Protecting the environment with green bonds
Finance has a key role to play in addressing global and environmental issues and the threat of global warming. New resources have recently been made available with the launch of sustainability-linked bonds. These bonds were first used in a $1.5 billion issue by Italian energy giant Enel* in September 2019.
The sustainability-linked bond model involves setting clear targets in line with one or more of the United Nations Sustainable Development Goals. If the targets are not met, the company must repay a higher amount as a penalty.
These bonds therefore allow companies to reaffirm their commitments by accepting to pay a penalty if they fail to keep their promises, even partially.
A strong incentive
In principle, the penalty is relatively low, at 0.5% of the nominal value of the loan. For a bond maturing in five years, this would increase the annual coupon by 0.1%, so it does not pose a real threat to the company.
However, the impact on the company's reputation would be considerable if it failed to meet its promises. As well as paying the penalty, its credibility would be seriously undermined when comparing actual progress with the original goals.
A sustainable performance would push up the company's value, while a failure would probably cause the company's value to fall. A company issuing a sustainability-linked bond can therefore be expected to make real efforts to keep its promise. These bonds can therefore be a strong incentive, helping the company achieve more sustainable growth.
By accepting the threat of a penalty that could harm its image, the company will be encouraged to work in the interests of all stakeholders, not only its shareholders.
Advantages for both issuers and investors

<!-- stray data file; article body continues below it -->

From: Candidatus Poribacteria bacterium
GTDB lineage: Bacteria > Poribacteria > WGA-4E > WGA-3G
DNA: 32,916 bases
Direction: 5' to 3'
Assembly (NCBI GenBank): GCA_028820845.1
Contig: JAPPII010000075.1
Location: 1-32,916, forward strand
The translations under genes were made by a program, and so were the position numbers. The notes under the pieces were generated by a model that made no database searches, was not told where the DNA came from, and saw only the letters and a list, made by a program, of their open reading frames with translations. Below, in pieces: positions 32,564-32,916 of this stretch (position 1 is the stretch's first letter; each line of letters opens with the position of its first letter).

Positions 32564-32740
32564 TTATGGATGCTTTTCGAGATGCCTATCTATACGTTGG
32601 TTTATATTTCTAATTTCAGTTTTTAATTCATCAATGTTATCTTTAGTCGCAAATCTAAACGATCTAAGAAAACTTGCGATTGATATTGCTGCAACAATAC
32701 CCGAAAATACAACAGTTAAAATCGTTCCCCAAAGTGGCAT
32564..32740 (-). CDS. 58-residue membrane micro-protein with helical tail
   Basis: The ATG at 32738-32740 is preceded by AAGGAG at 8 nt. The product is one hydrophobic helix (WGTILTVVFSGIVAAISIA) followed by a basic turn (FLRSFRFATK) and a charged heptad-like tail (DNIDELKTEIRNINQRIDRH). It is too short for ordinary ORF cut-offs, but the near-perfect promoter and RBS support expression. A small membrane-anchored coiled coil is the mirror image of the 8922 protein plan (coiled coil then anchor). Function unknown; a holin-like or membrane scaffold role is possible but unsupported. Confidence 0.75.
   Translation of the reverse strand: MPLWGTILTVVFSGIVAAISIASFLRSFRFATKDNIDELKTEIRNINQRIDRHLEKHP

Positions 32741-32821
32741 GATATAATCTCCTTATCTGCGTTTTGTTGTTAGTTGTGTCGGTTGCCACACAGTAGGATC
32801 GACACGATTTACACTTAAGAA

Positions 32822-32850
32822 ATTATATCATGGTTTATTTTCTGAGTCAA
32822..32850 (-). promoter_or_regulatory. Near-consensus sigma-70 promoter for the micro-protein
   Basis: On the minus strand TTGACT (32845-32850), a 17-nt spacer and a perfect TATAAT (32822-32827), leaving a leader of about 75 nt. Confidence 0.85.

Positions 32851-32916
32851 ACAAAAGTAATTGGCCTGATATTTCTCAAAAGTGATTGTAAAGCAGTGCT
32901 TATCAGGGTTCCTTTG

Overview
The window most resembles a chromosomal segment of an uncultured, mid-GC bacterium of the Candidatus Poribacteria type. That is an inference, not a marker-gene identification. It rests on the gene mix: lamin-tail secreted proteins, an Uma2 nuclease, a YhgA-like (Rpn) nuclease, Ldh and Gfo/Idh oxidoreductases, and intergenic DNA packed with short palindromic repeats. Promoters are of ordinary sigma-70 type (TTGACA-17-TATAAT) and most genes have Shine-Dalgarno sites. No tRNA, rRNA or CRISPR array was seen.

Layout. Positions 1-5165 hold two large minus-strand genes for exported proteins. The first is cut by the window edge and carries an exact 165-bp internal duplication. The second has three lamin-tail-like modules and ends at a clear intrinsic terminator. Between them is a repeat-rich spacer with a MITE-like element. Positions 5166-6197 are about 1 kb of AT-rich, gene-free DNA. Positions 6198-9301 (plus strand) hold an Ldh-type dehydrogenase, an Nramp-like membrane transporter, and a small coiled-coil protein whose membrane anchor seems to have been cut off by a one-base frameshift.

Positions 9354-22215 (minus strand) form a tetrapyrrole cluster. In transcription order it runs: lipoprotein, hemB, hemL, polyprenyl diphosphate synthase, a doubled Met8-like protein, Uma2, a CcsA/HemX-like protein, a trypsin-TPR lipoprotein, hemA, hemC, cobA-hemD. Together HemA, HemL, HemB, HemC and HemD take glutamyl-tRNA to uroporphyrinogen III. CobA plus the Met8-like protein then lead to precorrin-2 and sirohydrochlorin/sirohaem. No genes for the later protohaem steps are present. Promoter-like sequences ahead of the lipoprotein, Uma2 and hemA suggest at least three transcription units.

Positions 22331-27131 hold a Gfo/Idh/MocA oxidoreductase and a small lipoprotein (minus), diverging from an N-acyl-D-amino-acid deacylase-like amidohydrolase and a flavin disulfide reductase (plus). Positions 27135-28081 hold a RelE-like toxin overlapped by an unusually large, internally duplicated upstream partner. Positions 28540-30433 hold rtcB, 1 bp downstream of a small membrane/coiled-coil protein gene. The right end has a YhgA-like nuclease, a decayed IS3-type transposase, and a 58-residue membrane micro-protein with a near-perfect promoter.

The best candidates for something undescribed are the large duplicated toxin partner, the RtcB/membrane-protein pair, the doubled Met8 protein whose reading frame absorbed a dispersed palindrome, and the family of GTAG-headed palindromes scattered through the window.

First and foremost, a company's social reputation allows it to attract and retain talent. It also builds client loyalty and makes clients more willing to accept bad news. This was demonstrated during the recent health crisis.
When a clear goal is set and shared by everyone, teams will work towards achieving it. And employee engagement is a powerful driver of productivity as well as fostering innovation.
Investors too can benefit from these new financing solutions. A responsible company takes a longer term view, it is more cautious and less at risk of defaulting on its repayments. These are welcome features for bondholders. The lower interest rate the company is required to pay reflects its reduced risk of default.
By investing in securities associated with clearly defined sustainable development goals, investment funds can show that they too are responsible. As savers are increasingly concerned about the future of our planet and wish to invest their money responsibly, sustainability-linked bonds offer many advantages that will ensure their widespread take-up.
An encouraging trend for the future
A company issuing a sustainability-linked bond has considerable freedom to set goals for its production cycle inputs (materials, liquids, energy, etc.), its outputs (solid or liquid waste, greenhouse gases, etc.), or its everyday operations (percentage of disabled workers, etc.). Its priorities will depend on its business units and the communication themes it wishes to focus on.
For example, in the iron & steel and building materials industries – two sectors with among the highest CO2 emissions – the main challenge is to reduce emissions.
LafargeHolcim has issued a bond based on reducing its CO2 emissions, raising €850 million in November 2020. Based on past performance in the building materials sector, the ratings agency ISS considers that this is a bold objective, underscoring the efforts that these companies will have to make. Other companies will undertake to increase the presence of recyclable or sustainably sourced raw materials in their products.
Strict rules apply to the way in which funds raised via green bonds can be used, but no specific goals are imposed on the issuer. Sustainability-linked bonds round out a range of financing solutions intended to encourage companies to act more responsibly. We can certainly expect them to play an important role in financing in the future.